Sometimes we think of the sea - the deep sea - as a splendidly Gothic place. Listen to this BBC article on oceanic exploration:
[oceanographer Sylvia Earle] believes the very deepest parts of the ocean have been the most neglected. Most of the sea floor lies between 4,000m and 6,000m (13,000-20,000ft) below sea level: a layer known as the abyssal zone.
Here's an interesting claim by the great documentarian Adam Curtis: a horror movie inspired the steady-state cosmology hypothesis.
The movie was Dead of Night (1945), and some British astronomers were impressed by it.
The scientists loved the film, and they sat discussing its circular structure. One of them suggested that it could be the model for how the whole universe really worked. That, although the universe was expanding, it was also constantly renewing itself - to maintain itself in a steady state.
The Gothic: making your world, one vision at a time.
Nice conceit: Web scraping tools often make small mistakes, such as including metadata tags or trimming off some needed content. "[I]t feels wrong. It just doesn’t look exactly like what you consider content as a human."
It’s a bit like drawing hands or faces – unless you get it within 5% of perfection it just looks wrong. You’re almost better off drawing it at 80% within perfection and calling it a cartoon.
The uncanny valley of article extraction!
The closer you are to perfection, the less subconscious clues users will get to pick out the content themselves and the more jarring the difference between what they expect and what they get.
This is fairly arcane stuff for most users. But it's nice to see the creepy digital extend its awesome pseudopods into another front.
Shortly after yesterday's Ohio school shootings, some sought to blame Goth stuff to explain the alleged shooter's motivations. Background stories include "Goth phase" when describing Lane's background (for example) (more).
The apparent shooter did write some classic teen-angst/fantasy/metal stuff:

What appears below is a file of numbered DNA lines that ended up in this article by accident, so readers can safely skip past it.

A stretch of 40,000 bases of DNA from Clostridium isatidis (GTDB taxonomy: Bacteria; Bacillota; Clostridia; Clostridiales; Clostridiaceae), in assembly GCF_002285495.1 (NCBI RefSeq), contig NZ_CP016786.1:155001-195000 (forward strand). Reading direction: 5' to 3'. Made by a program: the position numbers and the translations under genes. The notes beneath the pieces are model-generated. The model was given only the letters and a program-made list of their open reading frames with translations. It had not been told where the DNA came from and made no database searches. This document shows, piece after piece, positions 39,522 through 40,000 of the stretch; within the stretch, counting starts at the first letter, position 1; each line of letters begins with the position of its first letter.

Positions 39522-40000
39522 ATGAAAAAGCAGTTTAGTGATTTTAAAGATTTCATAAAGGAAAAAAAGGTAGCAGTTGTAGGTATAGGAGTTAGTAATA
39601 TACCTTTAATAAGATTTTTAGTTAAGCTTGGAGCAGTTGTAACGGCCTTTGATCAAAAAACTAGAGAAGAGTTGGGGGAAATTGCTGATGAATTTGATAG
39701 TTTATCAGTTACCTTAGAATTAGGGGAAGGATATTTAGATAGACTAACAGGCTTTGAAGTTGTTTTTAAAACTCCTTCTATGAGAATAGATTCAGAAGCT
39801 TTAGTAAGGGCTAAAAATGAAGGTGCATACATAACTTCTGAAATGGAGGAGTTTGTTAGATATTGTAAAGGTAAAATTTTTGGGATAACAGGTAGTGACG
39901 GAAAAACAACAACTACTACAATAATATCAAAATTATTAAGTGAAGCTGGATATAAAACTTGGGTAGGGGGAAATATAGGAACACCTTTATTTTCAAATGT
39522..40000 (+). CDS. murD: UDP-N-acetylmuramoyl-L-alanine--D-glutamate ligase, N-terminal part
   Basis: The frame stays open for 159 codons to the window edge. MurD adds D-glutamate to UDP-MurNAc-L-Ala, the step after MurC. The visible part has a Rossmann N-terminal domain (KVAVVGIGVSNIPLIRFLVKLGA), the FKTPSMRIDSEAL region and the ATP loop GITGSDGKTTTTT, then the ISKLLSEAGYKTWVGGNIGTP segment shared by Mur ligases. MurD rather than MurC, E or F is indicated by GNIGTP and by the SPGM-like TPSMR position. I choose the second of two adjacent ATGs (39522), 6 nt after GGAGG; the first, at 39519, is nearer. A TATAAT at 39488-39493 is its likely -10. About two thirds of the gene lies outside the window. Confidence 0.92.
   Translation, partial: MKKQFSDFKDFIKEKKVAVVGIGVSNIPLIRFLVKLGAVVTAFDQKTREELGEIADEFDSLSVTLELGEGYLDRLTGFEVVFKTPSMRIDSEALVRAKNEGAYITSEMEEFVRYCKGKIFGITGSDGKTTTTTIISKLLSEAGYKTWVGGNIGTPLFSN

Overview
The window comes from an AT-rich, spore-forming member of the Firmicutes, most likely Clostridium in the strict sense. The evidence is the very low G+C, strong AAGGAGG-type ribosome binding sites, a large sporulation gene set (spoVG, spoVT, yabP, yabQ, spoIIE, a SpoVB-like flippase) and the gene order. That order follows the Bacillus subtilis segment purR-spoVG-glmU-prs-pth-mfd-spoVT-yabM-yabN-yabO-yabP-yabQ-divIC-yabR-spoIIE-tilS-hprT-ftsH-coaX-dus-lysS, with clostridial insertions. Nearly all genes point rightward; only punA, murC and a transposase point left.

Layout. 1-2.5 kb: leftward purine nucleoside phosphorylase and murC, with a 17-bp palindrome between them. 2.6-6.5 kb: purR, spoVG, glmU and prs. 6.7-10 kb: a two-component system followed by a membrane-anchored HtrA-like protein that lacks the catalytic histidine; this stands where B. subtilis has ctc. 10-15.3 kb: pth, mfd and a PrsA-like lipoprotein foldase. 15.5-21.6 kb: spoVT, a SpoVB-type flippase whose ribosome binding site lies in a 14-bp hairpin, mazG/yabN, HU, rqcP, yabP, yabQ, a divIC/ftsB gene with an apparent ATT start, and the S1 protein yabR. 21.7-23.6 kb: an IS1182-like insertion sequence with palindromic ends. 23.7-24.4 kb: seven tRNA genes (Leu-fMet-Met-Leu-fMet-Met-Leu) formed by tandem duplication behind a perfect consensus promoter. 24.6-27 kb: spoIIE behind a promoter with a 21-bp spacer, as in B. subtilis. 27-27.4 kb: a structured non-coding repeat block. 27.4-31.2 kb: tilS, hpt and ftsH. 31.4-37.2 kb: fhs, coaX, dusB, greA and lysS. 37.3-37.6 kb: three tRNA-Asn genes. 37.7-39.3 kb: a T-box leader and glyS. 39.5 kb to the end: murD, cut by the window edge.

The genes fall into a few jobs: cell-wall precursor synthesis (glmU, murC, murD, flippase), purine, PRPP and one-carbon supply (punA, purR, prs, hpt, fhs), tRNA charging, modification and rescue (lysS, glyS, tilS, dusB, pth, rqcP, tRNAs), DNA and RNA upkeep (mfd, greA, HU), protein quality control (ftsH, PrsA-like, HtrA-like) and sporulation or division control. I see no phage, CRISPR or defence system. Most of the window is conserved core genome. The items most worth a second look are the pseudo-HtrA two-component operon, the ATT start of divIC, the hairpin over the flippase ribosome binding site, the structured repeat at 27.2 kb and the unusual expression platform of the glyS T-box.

He will have for what he pleads, through the eradication of disease. So, to the castle he proceeds, like an ominous breeze through the trees. "Stay back!" The Guards screamed as they were thrown to their knees. "Oh God, have mercy, please!"
The castle, she gasped and then so imprisoned her breath, to the shallow confines of her fragile chest. I'm on the lamb but I ain't no sheep. I am Death. And you have always been the sod. So repulsive and so odd.
You never even deserved the presence of God, and yet, I am here. Around your cradle I plod. Came on foot, without shod. How improper, how rude. However, they shall not mind the mud on my feet if there is blood on your sheet.
Now! Feel death, not just mocking you. Not just stalking you but inside of you. Wriggle and writhe. Feel smaller beneath my might. Seizure in the Pestilence that is my scythe. Die, all of you.
Balancing a Goth focus are other factors, including bullying, parental misbehavior, and depression. I'll keep an eye on this to see what factor predominates.
(thanks to Peter Naegele; best wishes to your kids)
The clear implication, at the end of the bizarre arc from October 23rd to the 28th, 1989, is that the entirety of the Garfield comic strip is, in some way, an elaborate hallucination, a paranoid delusion, or an extended meditation on a stage of grief.
It's a weird storyline, like a cross between old EC comics and It's a Wonderful Life. But the conclusion is ectoplasmic:
Garfield is a ghost. And a real ghost, not some bullshit about a lingering soul trying to finish up his business. Ghosts are space. They are, particularly, a becoming-consciousness of space. Ghosts are not embodied, or if they are, it is a function of narrative and not ghost-ness; ghosts are absences of space, absences within space, that structure the space. And so, apparently, is Garfield.
Now here is a headline that just shrieks Gothic pulps:
New Species of Life Resurrected from Ancient Andean Tomb
Doesn't it suggest a story about a rogue explorer invading a cursed temple? Alas, the article focuses on the resurrection of a pre-Incan alcoholic drink. Which might have its own terrors, true:
"The flavor was very good. The aroma was very good. The alcohol was relatively good, but the effect was horrible. Just two drinks of this chicha and I had this bad headache typical of aldehydes and esters."